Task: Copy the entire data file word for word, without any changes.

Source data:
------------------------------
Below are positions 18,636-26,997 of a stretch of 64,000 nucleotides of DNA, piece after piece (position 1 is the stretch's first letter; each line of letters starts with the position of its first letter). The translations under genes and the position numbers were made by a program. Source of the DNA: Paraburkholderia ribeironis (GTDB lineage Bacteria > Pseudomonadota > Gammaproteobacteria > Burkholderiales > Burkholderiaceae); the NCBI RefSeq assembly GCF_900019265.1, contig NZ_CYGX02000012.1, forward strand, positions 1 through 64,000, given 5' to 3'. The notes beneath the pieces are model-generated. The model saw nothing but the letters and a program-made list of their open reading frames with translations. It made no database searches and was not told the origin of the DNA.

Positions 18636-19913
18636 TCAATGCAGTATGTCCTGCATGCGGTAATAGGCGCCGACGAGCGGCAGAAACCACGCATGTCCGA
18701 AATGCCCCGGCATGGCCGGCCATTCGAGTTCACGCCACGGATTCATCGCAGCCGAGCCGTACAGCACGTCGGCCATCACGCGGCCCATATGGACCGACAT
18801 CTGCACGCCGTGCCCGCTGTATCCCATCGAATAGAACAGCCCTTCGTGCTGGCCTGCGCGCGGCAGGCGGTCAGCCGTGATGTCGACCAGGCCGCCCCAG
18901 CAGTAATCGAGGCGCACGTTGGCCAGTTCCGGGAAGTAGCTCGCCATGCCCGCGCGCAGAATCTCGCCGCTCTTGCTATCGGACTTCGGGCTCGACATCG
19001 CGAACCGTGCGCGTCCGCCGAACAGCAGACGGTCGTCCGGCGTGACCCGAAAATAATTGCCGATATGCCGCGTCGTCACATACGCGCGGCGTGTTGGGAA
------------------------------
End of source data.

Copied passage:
Below are positions 18,636-26,997 of a stretch of 64,000 nucleotides of DNA, piece after piece (position 1 is the stretch's first letter; each line of letters starts with the position of its first letter). The translations under genes and the position numbers were made by a program. Source of the DNA: Paraburkholderia ribeironis (GTDB lineage Bacteria > Pseudomonadota > Gammaproteobacteria > Burkholderiales > Burkholderiaceae); the NCBI RefSeq assembly GCF_900019265.1, contig NZ_CYGX02000012.1, forward strand, positions 1 through 64,000, given 5' to 3'. The notes beneath the pieces are model-generated. The model saw nothing but the letters and a program-made list of their open reading frames with translations. It made no database searches and was not told the origin of the DNA.

Positions 18636-19913
18636 TCAATGCAGTATGTCCTGCATGCGGTAATAGGCGCCGACGAGCGGCAGAAACCACGCATGTCCGA
18701 AATGCCCCGGCATGGCCGGCCATTCGAGTTCACGCCACGGATTCATCGCAGCCGAGCCGTACAGCACGTCGGCCATCACGCGGCCCATATGGACCGACAT
18801 CTGCACGCCGTGCCCGCTGTATCCCATCGAATAGAACAGCCCTTCGTGCTGGCCTGCGCGCGGCAGGCGGTCAGCCGTGATGTCGACCAGGCCGCCCCAG
18901 CAGTAATCGAGGCGCACGTTGGCCAGTTCCGGGAAGTAGCTCGCCATGCCCGCGCGCAGAATCTCGCCGCTCTTGCTATCGGACTTCGGGCTCGACATCG
19001 CGAACCGTGCGCGTCCGCCGAACAGCAGACGGTCGTCCGGCGTGACCCGAAAATAATTGCCGATATGCCGCGTCGTCACATACGCGCGGCGTGTTGGGAA